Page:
Through the can-lined labyrinth of Technicolor, Don led me to the Timer’s Room where three Hazeltine Color Analyzers and one Kodak Color Analyzer are in almost constant use. Seated at the console, Don threaded a spool of negative through the gate. The Analyzer allows him to view the negative — in positive — on a video monitor. After setting up the system to his eye through the use of "China Girl," also known as "Our Lady of the Leader" (a frame of a woman’s face with color bars and a gray scale), he is ready to begin. At his fingertips are three dials, each representing a primary color: red, green and blue. The woman’s face is used to establish flesh tone — perhaps the most critical balance of color.

White light in film is composed of three primary colors: red, blue and green. Complementary colors, or as Don prefers to call them, the "roll-over colors" — cyan, yellow, and magenta — are a mix of two opposite primaries. The rollover color of red, for example, is cyan, a mix of blue and green. "As you roll-over, or turn down the red, you bring up the cyan."

What’s the point of all this? Every time you change one color you affect all the others. So, while the Hazeltine may have three separate color dials, these controls interact with one another. If you were to add blue to a scene, for example, you would also reduce the yellow. Over 120,000 possible color combinations can be produced by mixing these three beams of primary light.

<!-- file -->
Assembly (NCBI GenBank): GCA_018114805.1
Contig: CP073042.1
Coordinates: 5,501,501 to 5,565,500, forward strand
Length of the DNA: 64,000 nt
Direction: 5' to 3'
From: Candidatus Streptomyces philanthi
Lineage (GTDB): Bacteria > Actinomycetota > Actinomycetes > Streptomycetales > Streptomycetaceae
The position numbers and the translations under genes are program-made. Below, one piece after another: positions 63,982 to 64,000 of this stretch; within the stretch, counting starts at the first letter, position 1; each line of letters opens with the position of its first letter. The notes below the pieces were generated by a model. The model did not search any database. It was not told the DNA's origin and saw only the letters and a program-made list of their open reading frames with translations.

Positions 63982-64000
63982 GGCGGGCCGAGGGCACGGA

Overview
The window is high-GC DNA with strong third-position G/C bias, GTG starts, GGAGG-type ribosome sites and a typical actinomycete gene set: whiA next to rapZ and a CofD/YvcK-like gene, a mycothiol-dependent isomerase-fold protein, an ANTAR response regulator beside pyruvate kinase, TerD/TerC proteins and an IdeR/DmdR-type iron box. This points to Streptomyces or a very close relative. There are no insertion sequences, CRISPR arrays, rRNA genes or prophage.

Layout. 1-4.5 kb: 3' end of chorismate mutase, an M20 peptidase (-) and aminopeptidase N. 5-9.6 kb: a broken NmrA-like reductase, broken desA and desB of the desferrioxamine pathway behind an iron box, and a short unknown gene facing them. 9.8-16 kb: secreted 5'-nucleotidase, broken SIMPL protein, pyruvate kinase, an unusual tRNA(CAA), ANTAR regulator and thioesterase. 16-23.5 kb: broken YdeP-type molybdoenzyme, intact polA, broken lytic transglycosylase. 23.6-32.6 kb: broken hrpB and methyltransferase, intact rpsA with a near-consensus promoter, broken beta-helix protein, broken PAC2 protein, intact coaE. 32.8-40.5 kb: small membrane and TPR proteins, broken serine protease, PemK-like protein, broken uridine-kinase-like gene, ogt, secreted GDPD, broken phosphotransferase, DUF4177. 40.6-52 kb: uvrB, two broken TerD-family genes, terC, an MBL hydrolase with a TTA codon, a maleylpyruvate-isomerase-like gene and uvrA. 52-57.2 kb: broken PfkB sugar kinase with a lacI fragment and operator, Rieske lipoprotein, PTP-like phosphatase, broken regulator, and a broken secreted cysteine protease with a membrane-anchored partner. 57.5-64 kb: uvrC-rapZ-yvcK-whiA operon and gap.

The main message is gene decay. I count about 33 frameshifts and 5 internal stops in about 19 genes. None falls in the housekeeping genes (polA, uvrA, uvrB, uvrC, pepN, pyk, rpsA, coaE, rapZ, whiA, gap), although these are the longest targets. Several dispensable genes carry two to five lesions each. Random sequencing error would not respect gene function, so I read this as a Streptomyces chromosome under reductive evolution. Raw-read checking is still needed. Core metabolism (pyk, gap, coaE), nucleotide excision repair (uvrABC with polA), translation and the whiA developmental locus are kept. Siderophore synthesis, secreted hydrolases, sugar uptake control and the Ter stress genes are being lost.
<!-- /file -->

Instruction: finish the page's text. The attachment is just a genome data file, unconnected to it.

The relative brightness of the three beams is measured in what’s known as "printer’s points." These numbers range from one to 50 for each of the primary colors. You’ve probably seen them printed out in three columns on slips of paper in your dailies. According to Don, "normal is the middle range, 25 across, although it’s a bit of a misnomer because high 30s and 40s are really ideal. It is possible to go over the scale – by changing the speed of the printing machine we can hit numbers in the high 50s, although it is fairly unusual."

Once these points are determined – based on the timer’s eye in conjunction with any expressed bias by the cinematographer – they are automatically logged into a computer and punched out on a paper strip. The Hazeltine is frame count-activated, as opposed to the old system of physically notching the film itself. These paper strips are then fed into the printer with your negative and the various lights (three actual color beams) are appropriately calibrated as the print is stuck.

Simple, right? The mechanics aside, it all boils down to what comes out on the screen in the end. "Sense of color is a relative thing. The most important thing is that the flesh tones and the overall density of the print be right on. In commercials, there have been real color trends. A few years back there was a tendency to go orange – that Miller Time beer look. Now the trend is to go blue since the 501 Jeans spots. Since most people have a blue bias, if you were to look at the way the average home television is set up, you would find that 90 percent of them have the blue turned up higher, because it’s the most pleasant color to the average person."